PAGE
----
In “Democracy and Higher Education” (April 4, 2012), James Barham writes,
the social origins of higher education—the traditional rationale for its existence—lay not in providing economic opportunity to one and all, but rather in the twofold task of perpetuating a cultural tradition deemed to be of inestimable worth, and of providing access to that tradition to the small minority of the population with both the ability and the inclination to undertake the strenuous effort and self-discipline necessary to attain such access.
It is no accident that the university in the West has its roots in the monastic traditions of the Catholic Church. Real learning presupposes a religious-like attitude towards the slowly and painfully accumulated fund of human knowledge. A genuine scholar enters voluntarily upon a semi-monastic spiritual quest that is best described as “sacred.”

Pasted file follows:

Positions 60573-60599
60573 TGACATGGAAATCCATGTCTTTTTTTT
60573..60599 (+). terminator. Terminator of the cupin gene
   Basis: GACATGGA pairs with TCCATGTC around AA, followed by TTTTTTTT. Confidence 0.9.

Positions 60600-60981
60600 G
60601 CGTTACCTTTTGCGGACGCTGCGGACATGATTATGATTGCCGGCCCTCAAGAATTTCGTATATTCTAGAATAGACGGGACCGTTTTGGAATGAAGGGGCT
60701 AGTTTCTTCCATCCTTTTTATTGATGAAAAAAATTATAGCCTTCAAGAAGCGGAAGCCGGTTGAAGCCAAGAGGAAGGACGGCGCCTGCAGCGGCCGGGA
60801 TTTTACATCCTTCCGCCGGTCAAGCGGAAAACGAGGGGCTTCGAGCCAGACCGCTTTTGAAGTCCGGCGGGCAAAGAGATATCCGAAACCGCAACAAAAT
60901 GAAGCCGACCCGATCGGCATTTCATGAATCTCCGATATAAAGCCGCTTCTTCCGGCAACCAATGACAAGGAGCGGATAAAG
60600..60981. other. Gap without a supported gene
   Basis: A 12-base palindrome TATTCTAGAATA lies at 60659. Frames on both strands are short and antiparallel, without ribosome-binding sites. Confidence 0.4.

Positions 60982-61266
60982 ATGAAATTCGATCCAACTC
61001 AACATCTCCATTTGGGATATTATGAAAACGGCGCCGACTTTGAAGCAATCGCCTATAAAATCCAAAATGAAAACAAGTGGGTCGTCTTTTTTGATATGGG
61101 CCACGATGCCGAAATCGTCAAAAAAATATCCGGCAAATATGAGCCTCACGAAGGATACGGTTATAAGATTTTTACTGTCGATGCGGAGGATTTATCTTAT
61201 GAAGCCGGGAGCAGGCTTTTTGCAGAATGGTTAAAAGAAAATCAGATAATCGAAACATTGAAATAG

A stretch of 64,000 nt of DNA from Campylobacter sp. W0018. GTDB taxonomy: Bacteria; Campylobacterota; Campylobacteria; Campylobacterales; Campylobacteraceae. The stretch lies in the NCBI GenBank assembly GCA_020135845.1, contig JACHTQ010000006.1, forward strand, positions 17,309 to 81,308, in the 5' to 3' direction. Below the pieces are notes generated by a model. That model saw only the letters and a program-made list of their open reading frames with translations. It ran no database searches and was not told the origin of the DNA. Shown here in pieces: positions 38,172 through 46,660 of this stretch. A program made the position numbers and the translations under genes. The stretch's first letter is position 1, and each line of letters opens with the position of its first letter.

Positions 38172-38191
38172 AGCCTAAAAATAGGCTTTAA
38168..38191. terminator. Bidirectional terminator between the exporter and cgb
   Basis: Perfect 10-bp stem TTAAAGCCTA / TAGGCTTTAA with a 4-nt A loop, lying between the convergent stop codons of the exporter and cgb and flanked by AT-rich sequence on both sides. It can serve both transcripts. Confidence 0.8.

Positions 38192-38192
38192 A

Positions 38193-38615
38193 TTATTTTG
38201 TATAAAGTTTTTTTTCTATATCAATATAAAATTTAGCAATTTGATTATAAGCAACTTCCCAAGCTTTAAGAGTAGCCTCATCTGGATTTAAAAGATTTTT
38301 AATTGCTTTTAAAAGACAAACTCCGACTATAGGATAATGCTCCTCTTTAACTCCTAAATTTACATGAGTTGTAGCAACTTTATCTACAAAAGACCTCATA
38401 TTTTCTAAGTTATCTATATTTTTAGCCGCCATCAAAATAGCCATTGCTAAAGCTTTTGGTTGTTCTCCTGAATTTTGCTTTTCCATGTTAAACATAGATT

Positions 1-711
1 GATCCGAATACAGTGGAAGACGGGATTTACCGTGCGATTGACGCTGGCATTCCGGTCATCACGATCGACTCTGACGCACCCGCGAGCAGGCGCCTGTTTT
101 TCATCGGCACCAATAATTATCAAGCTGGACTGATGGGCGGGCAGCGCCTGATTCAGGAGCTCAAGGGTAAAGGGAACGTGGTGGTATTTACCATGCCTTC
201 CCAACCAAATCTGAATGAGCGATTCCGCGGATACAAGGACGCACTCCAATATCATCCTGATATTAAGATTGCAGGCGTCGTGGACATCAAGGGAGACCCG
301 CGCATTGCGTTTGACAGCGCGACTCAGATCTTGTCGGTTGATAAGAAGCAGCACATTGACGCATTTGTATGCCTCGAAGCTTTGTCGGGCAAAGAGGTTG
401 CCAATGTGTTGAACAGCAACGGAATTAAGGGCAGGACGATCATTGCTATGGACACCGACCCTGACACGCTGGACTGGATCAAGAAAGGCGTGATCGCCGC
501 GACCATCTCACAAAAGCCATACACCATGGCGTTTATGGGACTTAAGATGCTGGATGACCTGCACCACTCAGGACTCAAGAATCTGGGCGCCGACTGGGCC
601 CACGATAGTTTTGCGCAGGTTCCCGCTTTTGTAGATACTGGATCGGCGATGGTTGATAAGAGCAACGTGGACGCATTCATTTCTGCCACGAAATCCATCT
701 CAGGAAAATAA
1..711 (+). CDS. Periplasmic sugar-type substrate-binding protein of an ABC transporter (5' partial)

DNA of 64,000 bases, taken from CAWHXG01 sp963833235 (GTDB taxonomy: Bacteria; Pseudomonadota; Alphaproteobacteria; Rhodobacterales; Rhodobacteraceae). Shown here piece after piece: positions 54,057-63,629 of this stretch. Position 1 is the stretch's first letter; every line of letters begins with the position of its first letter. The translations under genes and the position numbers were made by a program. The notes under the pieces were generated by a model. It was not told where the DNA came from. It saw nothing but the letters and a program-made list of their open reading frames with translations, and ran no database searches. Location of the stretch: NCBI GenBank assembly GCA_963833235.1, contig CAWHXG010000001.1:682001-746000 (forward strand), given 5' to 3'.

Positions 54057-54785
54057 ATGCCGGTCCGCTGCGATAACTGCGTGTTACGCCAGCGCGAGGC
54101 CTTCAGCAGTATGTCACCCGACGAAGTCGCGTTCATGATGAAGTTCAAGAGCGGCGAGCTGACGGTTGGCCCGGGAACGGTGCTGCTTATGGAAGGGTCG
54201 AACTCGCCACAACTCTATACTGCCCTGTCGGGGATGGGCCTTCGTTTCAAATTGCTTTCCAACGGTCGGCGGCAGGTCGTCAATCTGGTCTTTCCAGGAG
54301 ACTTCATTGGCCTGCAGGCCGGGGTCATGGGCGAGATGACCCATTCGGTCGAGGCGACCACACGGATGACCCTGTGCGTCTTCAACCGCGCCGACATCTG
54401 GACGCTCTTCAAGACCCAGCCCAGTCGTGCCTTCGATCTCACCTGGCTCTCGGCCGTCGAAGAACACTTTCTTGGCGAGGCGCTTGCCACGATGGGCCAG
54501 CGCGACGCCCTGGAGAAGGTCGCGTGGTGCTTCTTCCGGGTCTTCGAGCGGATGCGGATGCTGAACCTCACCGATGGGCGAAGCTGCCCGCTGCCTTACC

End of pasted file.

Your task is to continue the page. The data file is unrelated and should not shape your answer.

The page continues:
Scholars, too, have to eat, of course, but nobody lacking a spiritual calling to the life of learning has any business embarking upon a higher degree, at least in the humanities. A hungry heart is a prerequisite for the Ph.D. as surely as any course in the catalogue.
One of the most terrible consequences of the course we are now embarked upon—and one that is too little remarked upon—is that it imperils this sacred dimension of the university’s raison d’être. Part of the reason for this is the desacralization of everything by our increasingly materialistic and scientistic culture. When the human person is reduced to a mere bundle of genes and synapses, it is not surprising that the most elevated sustenance for the human spirit accumulated over centuries should be degraded to the status of a commodity.